Math Is Beautiful
For someone, like myself, for whom Sudoku is mind-boggling, the idea that math is beautiful might be a bit of a stretch. However, that’s only before a project-based learning experience that captured even my reluctant imagination. First, allow this topic ample time for discussion ahead of the project. You might be surprised how many students see the art of a tessellation or the Cubism-like sensibility of geometry. So many times, just as I have done here, teachers and parents project their math anxiety, so make sure to check your tone at the door.
This PBL activity is perfect to try out another huge trend in education right now—encouraging your students to be Makers. The idea is simple: let your students learn with the right materials and guiding questions, and engagement is not even a question. Concepts become realities for students. “How is Math Beautiful? Exploring By Creating” in the New York Times via The Learning Network, is a great lesson plan, replete with links and assessment questions, that can promote the type of deep questioning and reasoning skills that middle schoolers are capable of, but might not always be challenged to do. They are asked to create an exhibit (I’d do these in teams) physically showing what is beautiful about math using the materials provided. They have the resources to learn with, guiding questions, and an authentic final product. Imagine how differently some of us more tepid math enthusiasts would feel if the approach was like this?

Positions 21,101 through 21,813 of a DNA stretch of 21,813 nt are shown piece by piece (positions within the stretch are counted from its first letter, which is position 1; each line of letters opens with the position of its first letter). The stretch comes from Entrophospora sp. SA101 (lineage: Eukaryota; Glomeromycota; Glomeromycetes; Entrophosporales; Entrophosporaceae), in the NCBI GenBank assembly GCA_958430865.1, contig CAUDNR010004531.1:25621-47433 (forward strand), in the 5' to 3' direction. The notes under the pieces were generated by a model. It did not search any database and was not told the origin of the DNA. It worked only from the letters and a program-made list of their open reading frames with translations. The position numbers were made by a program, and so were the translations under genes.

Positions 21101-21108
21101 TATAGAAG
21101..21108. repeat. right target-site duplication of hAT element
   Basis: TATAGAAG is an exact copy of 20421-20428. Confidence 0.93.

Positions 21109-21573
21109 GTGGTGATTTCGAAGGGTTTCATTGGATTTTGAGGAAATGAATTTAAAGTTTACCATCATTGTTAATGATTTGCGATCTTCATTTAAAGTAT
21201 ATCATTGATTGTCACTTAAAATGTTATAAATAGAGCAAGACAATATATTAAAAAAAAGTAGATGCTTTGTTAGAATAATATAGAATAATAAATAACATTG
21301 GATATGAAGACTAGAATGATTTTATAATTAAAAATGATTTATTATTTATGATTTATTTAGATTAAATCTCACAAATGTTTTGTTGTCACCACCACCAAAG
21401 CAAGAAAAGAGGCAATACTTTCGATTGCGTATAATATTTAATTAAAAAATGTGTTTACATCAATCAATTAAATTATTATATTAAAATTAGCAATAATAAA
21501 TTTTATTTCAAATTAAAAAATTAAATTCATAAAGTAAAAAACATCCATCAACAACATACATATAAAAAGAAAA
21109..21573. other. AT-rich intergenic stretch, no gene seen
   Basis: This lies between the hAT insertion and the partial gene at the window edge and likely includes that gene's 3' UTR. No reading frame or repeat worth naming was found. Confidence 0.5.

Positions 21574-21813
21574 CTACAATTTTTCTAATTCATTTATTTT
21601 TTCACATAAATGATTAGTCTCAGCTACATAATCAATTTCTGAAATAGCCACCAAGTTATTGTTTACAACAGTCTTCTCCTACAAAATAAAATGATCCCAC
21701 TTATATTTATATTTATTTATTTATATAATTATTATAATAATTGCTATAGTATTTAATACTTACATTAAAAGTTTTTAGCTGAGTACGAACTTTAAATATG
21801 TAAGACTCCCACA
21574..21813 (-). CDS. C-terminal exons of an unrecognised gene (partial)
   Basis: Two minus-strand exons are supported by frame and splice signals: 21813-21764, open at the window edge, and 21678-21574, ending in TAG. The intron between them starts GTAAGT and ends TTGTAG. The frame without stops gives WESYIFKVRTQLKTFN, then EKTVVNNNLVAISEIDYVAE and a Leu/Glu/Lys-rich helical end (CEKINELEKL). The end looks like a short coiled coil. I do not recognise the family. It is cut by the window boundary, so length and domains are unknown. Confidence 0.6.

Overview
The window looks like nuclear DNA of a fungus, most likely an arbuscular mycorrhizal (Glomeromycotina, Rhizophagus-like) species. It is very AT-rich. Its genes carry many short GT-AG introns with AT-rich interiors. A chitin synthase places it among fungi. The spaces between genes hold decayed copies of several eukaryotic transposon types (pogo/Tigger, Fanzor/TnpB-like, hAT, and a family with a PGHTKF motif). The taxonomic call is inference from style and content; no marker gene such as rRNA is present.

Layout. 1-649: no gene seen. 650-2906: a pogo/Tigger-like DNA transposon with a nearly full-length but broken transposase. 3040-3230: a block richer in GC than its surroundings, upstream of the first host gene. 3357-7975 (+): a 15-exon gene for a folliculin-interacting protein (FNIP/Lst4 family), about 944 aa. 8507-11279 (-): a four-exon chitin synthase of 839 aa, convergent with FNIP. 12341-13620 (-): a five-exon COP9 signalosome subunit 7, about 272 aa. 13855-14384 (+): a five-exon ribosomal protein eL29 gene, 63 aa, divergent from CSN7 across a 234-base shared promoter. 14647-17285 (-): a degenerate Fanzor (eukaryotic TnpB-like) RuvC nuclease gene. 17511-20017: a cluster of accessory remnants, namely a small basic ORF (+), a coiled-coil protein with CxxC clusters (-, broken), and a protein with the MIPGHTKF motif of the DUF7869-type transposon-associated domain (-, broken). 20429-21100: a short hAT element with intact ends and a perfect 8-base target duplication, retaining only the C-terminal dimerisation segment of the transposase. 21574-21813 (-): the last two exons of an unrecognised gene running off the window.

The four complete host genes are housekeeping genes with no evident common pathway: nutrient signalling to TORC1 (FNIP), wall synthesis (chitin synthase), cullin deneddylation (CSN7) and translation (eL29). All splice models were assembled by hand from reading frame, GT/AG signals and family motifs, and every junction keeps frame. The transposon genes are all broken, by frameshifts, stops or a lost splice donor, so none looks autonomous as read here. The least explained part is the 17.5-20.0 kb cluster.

Chamber of Commerce Challenge
Six grade teachers might solidify themselves as proverbial teachers of the year with this project-based learning experience. During those first few weeks of school what is the greatest distraction to learning upon entering middle school? The newness of it all. Where do I buy a pencil? Who do I talk to about fall sports? When do I try out for the school play? Who do I talk to if I have a problem? Imagine a way to mitigate these problems, all without losing face or embarrassment.
Adults know that a Chamber of Commerce is an organization, housed in a particular place, who represents all the members of the community. Begin by debriefing how the first few days have gone. Some might open up immediately, but just hearing that they aren’t alone is helpful. Then, announce that your room is going to become a Chamber of Commerce. Likely, they will be puzzled, so have your town’s pulled up to show them. Here’s Hamburg, New York’s Chamber of Commerce. Let students navigate the site, taking notes with their teams about the types of information found on the website.